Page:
This article is part of a series from the World Travel and Tourism Council, the voice of the travel and tourism private sector globally. WTTC is campaigning for Nature Positive Tourism, working with policymakers and leaders around the world to shape the international biodiversity agenda.
In 2021, a study by the European Commission found that nearly half of green claims made by businesses online were “exaggerated, false or deceptive”. More than a third used words like “eco-friendly” and “sustainable” without supporting evidence, and some even faced legal penalties. But in a world where travel companies increasingly want to do the right thing, how should they navigate this growing scrutiny? What does responsible communication look like, and how can businesses celebrate success while holding themselves to account? To find out, we spoke to Helen Usher, director and co-founder of ANIMONDIAL and a key supporter of WTTC’s Nature Positive Tourism initiative.
“It all started because we were receiving calls from a lot of travel businesses,” explains Helen. “They wanted to do the right thing, but they weren’t sure what guidance to follow”. It’s a familiar story. Around the world, travel and tourism companies are increasingly aware of the urgent need to tackle climate change and protect biodiversity, but aren’t sure where to start. And although businesses want to act, they often lack the tools to do so. “It doesn’t matter if you’re a small business or a huge, global company,” says Helen. “Sustainability teams are usually only one or two people. A lack of funding or expertise may also be an obstacle. And it’s a problem. Until now, nature protection has been severely under-resourced.”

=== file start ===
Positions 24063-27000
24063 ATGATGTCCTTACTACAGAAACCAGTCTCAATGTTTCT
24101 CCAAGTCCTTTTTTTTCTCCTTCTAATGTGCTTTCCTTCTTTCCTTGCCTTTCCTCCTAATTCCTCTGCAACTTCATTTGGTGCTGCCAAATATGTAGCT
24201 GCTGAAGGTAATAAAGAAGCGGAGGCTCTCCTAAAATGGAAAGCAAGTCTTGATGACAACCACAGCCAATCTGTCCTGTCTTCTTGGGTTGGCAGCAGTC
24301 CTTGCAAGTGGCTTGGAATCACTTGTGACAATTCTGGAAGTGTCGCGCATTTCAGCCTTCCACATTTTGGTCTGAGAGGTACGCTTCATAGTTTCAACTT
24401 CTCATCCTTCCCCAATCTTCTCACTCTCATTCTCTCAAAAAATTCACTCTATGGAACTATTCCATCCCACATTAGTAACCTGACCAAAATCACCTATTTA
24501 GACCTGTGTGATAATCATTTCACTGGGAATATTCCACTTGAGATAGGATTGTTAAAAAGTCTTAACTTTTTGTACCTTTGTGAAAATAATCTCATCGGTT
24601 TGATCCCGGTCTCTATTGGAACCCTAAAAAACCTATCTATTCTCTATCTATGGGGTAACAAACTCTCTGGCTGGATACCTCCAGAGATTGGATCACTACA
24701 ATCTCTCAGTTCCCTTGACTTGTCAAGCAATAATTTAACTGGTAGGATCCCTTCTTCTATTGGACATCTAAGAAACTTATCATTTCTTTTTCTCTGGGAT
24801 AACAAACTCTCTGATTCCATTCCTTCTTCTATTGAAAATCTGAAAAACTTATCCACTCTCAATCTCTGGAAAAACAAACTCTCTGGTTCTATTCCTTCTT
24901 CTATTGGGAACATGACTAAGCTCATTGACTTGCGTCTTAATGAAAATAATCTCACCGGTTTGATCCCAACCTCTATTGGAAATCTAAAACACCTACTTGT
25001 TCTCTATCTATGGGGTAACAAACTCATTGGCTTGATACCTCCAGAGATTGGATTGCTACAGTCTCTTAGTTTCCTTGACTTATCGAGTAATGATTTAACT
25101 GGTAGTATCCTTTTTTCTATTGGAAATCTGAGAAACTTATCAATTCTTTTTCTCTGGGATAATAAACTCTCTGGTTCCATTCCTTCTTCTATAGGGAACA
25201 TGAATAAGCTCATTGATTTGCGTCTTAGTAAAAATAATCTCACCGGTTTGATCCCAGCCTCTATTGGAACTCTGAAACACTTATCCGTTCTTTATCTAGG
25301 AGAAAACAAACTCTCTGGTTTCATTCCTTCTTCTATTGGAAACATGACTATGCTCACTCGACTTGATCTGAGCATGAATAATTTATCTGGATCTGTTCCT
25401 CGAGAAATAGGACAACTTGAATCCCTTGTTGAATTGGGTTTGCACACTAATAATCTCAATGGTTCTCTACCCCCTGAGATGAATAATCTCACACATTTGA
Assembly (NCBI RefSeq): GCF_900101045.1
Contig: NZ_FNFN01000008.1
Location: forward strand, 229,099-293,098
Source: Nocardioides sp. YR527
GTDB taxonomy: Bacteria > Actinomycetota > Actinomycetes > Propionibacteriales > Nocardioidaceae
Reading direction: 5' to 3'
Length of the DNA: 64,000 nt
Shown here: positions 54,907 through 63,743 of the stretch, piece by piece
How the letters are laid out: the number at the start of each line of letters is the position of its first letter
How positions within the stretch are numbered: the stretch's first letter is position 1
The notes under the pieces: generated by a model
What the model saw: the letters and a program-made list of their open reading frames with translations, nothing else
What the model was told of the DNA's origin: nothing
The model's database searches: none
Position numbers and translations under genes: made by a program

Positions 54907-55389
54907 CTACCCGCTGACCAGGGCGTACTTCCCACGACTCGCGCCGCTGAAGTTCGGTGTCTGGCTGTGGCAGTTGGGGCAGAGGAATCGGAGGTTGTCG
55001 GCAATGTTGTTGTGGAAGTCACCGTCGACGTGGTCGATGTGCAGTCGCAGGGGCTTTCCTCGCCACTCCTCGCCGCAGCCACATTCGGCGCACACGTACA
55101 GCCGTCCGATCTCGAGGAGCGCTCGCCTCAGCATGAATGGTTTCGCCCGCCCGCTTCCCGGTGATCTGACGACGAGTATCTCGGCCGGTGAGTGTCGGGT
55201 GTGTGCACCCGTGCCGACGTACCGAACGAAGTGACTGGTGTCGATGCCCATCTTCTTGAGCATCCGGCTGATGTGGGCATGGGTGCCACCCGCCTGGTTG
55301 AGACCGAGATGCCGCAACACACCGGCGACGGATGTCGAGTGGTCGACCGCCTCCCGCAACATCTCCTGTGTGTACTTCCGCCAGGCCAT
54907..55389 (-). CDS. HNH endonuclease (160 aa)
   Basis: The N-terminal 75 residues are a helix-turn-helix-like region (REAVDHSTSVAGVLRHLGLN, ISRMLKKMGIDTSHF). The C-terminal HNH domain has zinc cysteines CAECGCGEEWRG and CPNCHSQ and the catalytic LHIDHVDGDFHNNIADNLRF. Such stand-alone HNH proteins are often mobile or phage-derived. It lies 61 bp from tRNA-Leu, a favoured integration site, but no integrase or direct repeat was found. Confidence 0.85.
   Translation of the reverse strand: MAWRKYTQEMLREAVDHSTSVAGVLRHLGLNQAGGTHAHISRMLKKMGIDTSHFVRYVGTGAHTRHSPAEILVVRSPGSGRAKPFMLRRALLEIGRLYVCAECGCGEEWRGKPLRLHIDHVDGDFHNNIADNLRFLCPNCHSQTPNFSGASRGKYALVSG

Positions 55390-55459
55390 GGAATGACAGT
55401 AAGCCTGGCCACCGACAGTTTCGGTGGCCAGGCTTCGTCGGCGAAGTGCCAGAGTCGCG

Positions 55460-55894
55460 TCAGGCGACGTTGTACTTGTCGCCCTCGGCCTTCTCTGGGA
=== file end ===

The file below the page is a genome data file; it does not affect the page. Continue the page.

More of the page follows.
Tackling this, Helen argues, means finding the right partners. They might be non-profits, universities or biodiversity experts. “Businesses should identify trusted partners to work with — whether it’s a small NGO in a travel destination, or a consultant that can help with policy creation or impact assessments. To identify the right partner for your business, we would start by assessing the business need and looking at a company’s sustainability focus,” explains Helen. “Say a travel operator mainly operates in Southeast Asia, and they sell visits to nature reserves, forests, or perhaps elephant experiences. Of course, the nature-related impacts will need to be identified and addressed first, before looking at these priority areas to see what sort of partnership they align with. Ultimately, as a travel company, you’re not expected to know everything about every species. So partner with people who know the area, and perhaps have relevant projects that you can support.” For businesses looking for verified partners, a good place to start is WTTC’s Nature Positive Toolkit.